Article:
The evolution of the silk worm (formally known as the Bombyx mori) is a fascinating narrative, a sequential process whereby an egg hatches into a caterpillar, which after feeding, weaves itself a lustrously soft cocoon. From this cocoon, an elegant moth emerges, ready to mate in order to repeat this short but eventful life cycle. Silk is made from these robust cocoons, which are boiled and unwound to create the delicate silk thread used for textiles.
Jim Thompson is truly unique in that it controls the entire silk making process for its famous silk fabrics. This has always enabled us to closely manage and review quality control and to solely employ only the most-skilled individuals.
Land purchased at Pak Thong Chai (a North Eastern region in Thailand) was developed to enable Jim Thompson to manage the silk production process effectively. The company originally worked closely with contracted specialists to breed a hybrid silk worm (combining both Thai and Chinese-Japanese breeds), which today is still responsible for our high-quality silk products.
At Jim Thompson, the eggs laid by silk moths are sold to local farmers who complete the rearing process for us. In the beginning, Jim Thompson employed as many as 3000 farmers in order to ensure the silk worm’s healthy evolution. To this day, the contracted farmers are responsible for keeping a close eye on the eggs until they hatch, hand feeding them the mulberry leaves, and monitoring the cocooning process.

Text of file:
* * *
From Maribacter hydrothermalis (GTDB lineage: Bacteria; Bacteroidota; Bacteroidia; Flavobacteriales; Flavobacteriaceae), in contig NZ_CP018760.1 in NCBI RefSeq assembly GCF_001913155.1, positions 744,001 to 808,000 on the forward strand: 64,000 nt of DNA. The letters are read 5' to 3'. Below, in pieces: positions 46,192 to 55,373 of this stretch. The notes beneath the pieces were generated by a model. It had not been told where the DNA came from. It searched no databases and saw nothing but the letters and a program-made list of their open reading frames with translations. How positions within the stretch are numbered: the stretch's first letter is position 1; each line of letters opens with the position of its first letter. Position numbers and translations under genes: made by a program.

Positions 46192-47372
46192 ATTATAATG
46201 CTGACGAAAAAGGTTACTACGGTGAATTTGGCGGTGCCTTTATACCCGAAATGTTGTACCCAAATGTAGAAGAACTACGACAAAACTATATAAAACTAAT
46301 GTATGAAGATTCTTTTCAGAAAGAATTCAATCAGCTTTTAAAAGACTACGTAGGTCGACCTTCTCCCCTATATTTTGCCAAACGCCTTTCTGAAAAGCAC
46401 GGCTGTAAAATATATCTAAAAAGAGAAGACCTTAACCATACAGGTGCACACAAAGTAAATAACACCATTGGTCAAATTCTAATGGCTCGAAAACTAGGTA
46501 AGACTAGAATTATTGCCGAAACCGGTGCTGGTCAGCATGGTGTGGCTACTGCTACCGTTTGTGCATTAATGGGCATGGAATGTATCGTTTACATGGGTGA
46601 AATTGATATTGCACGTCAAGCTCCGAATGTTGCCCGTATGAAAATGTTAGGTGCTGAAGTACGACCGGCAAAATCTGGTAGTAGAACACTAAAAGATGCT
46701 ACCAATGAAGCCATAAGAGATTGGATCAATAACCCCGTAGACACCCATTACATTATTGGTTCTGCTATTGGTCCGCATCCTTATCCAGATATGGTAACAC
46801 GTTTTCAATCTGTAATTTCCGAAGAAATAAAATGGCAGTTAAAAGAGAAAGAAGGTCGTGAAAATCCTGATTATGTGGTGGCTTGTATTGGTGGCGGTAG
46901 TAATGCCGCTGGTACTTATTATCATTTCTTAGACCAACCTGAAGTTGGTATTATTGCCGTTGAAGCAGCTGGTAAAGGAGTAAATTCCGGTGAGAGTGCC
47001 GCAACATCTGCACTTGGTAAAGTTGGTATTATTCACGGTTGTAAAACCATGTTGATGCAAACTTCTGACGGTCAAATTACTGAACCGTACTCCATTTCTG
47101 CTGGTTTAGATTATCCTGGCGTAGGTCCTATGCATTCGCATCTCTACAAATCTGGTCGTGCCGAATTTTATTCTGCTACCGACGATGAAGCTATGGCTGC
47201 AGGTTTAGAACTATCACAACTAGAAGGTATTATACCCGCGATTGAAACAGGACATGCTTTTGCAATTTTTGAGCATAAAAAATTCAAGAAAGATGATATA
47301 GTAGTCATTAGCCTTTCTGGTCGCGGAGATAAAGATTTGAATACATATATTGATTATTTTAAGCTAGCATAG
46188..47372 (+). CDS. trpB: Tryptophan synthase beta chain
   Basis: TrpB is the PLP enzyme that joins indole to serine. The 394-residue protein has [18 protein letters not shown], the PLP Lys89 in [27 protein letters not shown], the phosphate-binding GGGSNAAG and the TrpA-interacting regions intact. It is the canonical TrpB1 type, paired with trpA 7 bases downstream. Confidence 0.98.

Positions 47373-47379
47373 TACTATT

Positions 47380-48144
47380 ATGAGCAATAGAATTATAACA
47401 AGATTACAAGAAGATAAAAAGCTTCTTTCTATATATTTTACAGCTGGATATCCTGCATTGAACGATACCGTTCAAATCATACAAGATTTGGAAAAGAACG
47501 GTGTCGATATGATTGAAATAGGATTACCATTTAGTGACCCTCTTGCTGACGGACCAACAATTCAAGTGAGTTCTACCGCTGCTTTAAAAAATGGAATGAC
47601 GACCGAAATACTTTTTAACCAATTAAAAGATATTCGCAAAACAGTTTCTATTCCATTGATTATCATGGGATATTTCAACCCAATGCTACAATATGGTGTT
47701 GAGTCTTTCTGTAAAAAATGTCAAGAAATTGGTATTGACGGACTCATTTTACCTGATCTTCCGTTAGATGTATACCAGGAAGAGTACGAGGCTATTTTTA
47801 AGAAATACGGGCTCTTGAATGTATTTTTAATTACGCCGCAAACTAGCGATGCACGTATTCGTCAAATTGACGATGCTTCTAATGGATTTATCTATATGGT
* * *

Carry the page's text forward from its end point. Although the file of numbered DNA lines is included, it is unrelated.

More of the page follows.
Once this is completed, the cocoons are sold back to the Jim Thompson Farm to be made into silk. This helps continue Jim Thompson’s own philanthropic vision to aid the community and promote local economic growth in rural Thailand.
Aside from silk rearing, Jim Thompson also purchases the farmers’ own produce, an enterprise which encourages and supports the continuation of local business in the North Eastern region.
Choosing to work with local farmers to complete the rearing process created free space at the Jim Thompson Farm, which was previously dedicated to breeding facilities and Mulberry Tree orchards. The collaboration provided us with enough available land to produce an organic farm and flower garden, open to the public throughout December and January.
The farm features an array of visitor attractions including a charming pumpkin patch, a traditional Isan village, a quaint market, selling organic vegetables and local crafts, as well as a series of exhibits and talks explaining the silk making process and showcasing the traditional, rural way of life.
From the silk worm's evolution, to the process of making, weaving and dyeing silk, visitors are able to attend informative demonstrations on the unique process. The Jim Thompson Farm has been providing its visitors with a fascinating insight into silk production and rural crafts since it first opened in 2001.